A Theory of Crackuracy

Dear Lili, Evan, and Jane,

So, obviously since we last corresponded, the biggest news in Dunhamania is that James Franco, our generation’s James Dean, has finally weighed in on the show that’s been rudely Bogarting the zeitgeist for the past couple of weeks.  I won’t quote too much  from his article.  Vulture has already done a lovely job extracting it.  But suffice it to say that Franco, our generation’s Harold Bloom, utilized the lofty perch of his HuffPo blog to address Dunham’s haters, defend his own particular brand of millennial masculinity against different haters, and manage to wrestle with his inability to draw real connections between the story of Hannah Horvath and the story of James Franco, our generation’s Jean-Michel Basquiat.

What leads me to bring up JF is that the idea of recognizing or not-recognizing oneself in Girls (which has been both a problem and a selling point for the show since several weeks before its debut) has popped back up in my mind over the past few episodes. And this has as much to do with the identification of characters as the identification of place.  As Evan pointed out last week, episode six was Dunham’s first “off-model” experiment.  There were some issues, it turned out, when this show about New York became, for a minute, a show about Michigan.  While episode seven saw Hannah reunited with her fly posse in the city that never sleeps, this was also, to some extent, an off-model excursion in and of itself. “Welcome to Bushwick,” the title declares.  And while Bushwick may only be an annoyingly difficult trainride or an awkward cab fare away from where the Ladies keep their accidentally crotchless underpants, everything about this episode suggested that Bushwick was a foreign country.

My question to you all, however, is how much does accuracy matter?  How much should it matter?  It’s been a common cry of Dunham apologists—including those of us on this site—that Girls is not an ode to this group of people but, instead, an ethnography. The implication is critical distance over attachment, self-examination over self-involvement, realism over romance.  And, to that end, many viewings of Girls certainly are anchored in a kind of obsessive detail and hilarious specificity of person and place—“I totally know Shoshanna” or “That is just like a party I was at” or “That is exactly how I was fired from my internship at a literary magazine.”  These are by no means the only responses, though. My parents, for instance, know roughly 0% of the Brooklyn hipsters that I know, but they love the show, laugh at the jokes, and understand the characters in terms of their emotionality. (This is opposed to something like Portlandia, which works, to some small extent, as a broad comedy, but is really only accessible, I would argue, if you get the references.) In light of this, in light of Franco’s goofily ambivalent self-recognition, and after these two vacation episodes—especially what Evan called the Ghost World style of the Michigan episode—I’m wondering how much ethnography actually does anchor the show.  Is it an aesthetic or an actual practice?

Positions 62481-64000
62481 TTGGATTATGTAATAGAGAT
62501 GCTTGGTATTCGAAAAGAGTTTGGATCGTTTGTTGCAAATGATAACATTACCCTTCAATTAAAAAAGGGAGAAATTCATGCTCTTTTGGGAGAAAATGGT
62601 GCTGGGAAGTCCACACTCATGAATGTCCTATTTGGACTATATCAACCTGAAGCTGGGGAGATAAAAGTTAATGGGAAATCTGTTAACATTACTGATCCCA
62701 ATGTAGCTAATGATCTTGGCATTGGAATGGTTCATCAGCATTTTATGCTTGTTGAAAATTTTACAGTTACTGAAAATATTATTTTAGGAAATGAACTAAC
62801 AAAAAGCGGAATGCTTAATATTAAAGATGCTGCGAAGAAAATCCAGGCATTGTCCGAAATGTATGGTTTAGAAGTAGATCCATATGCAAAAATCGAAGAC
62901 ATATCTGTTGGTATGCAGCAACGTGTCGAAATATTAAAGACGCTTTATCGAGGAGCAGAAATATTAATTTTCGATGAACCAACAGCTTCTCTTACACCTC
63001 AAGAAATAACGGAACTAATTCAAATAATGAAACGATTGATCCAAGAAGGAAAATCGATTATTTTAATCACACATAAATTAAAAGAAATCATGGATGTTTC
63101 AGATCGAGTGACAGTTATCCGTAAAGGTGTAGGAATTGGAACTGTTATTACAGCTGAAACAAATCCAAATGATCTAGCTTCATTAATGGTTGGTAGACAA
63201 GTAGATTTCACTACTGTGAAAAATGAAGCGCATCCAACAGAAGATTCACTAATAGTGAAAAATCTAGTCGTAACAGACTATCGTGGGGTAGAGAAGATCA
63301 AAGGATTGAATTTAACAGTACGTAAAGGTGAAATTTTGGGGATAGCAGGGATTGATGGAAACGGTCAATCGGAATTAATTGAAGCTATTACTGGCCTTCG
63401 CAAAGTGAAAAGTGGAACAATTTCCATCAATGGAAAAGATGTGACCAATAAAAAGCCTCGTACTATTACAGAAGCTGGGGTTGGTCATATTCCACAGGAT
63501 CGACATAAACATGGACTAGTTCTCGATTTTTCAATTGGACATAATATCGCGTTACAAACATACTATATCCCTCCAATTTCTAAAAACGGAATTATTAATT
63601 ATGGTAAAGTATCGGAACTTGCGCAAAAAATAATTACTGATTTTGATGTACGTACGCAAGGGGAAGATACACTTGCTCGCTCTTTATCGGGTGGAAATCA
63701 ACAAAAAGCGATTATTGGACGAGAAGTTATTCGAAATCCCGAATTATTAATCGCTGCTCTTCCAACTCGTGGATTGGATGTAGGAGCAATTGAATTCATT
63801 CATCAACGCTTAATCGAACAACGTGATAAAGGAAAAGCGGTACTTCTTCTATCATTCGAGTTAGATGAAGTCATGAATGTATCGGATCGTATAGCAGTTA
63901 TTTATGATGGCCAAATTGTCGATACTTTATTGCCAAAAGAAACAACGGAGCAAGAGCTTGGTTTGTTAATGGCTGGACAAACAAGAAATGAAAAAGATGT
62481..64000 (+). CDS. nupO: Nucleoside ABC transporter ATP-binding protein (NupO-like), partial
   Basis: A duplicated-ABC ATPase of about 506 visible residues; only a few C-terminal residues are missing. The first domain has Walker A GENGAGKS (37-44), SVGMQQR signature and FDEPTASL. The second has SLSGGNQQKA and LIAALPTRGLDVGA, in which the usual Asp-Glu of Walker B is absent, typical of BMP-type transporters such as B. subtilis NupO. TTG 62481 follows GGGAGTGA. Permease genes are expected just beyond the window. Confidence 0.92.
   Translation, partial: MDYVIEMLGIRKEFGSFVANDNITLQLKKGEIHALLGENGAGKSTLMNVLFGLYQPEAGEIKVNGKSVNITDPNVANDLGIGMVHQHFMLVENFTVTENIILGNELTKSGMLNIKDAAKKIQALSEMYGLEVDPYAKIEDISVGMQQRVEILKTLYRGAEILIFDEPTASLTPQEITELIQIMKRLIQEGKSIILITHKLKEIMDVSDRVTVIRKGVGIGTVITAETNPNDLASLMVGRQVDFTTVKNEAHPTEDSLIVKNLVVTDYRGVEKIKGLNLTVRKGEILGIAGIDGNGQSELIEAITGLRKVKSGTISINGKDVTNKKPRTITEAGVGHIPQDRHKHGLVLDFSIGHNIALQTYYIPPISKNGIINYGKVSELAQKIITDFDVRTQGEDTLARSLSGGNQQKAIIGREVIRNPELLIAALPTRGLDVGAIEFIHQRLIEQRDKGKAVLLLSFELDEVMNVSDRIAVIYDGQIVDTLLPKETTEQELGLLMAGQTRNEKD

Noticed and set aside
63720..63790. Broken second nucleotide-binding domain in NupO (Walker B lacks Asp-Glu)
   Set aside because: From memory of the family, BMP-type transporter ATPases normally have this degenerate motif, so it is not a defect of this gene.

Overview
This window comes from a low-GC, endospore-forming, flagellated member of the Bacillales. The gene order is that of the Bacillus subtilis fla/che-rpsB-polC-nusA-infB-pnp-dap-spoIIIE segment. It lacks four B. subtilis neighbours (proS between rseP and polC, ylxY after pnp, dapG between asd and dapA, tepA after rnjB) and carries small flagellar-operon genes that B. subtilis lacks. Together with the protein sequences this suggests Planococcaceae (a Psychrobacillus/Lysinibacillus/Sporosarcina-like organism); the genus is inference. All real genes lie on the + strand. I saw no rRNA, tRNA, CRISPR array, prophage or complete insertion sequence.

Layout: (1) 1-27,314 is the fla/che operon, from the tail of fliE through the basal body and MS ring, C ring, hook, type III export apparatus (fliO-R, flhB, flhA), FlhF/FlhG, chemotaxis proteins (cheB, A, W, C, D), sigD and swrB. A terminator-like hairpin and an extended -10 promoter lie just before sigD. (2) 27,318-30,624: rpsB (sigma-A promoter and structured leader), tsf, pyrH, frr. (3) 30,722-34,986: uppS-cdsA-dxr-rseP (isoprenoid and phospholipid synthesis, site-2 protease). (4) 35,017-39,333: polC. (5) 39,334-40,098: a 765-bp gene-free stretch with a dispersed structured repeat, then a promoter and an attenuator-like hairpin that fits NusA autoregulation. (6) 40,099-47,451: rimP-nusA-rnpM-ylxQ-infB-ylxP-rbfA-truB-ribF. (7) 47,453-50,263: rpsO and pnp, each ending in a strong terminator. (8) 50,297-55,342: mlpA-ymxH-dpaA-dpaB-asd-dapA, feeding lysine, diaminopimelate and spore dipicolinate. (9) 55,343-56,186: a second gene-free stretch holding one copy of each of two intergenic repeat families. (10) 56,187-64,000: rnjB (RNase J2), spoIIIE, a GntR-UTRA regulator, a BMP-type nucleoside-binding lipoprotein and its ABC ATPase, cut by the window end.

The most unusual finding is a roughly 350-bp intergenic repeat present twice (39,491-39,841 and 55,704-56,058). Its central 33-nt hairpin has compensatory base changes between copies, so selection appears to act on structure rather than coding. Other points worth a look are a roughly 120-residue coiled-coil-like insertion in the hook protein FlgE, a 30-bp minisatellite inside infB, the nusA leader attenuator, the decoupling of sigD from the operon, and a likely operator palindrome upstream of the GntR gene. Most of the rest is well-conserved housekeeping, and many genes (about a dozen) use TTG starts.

Michigan was certainly detailed, but was it accurate?  The conversation I wish I’d gotten into last week here was about how uncanny Dunham’s suburbia was, how much it felt like a cartoon version of a reality.  As a suburban transplant myself, I recognized a lot of the mise-en-scene, but there were also things that looked true but rang false. Is the same true of Bushwick?  In other words, it’s tempting to say that Michigan functioned as a kind of extended dream sequence, a vision of a place rooted in reality but warped and inverted by the psychology of the dreamer.  Malkovich, Malkovich, Malkovich.  But, back to back, are we this week invited to think the same thing of the Bushwick party?  The uncanniness of Bushwick, I think, is supposed to make us question a lot of what we take for granted as straight-ahead representation.  There is a lot of emphasis in the episode, for instance, on recognition and accuracy.  Jessa and Ray strive to precisely diagnose Shosh’s particular trip. (CRACK!)  Jessa gets into what is essentially a semantic fight with the crust punks: “You’re going to reduce us to a subculture and then not accurately name the subculture?” And Marnie gets into trouble with Jonah for failing to accurately understand her own particular friend dynamic (Hannah is the selfish one, right?)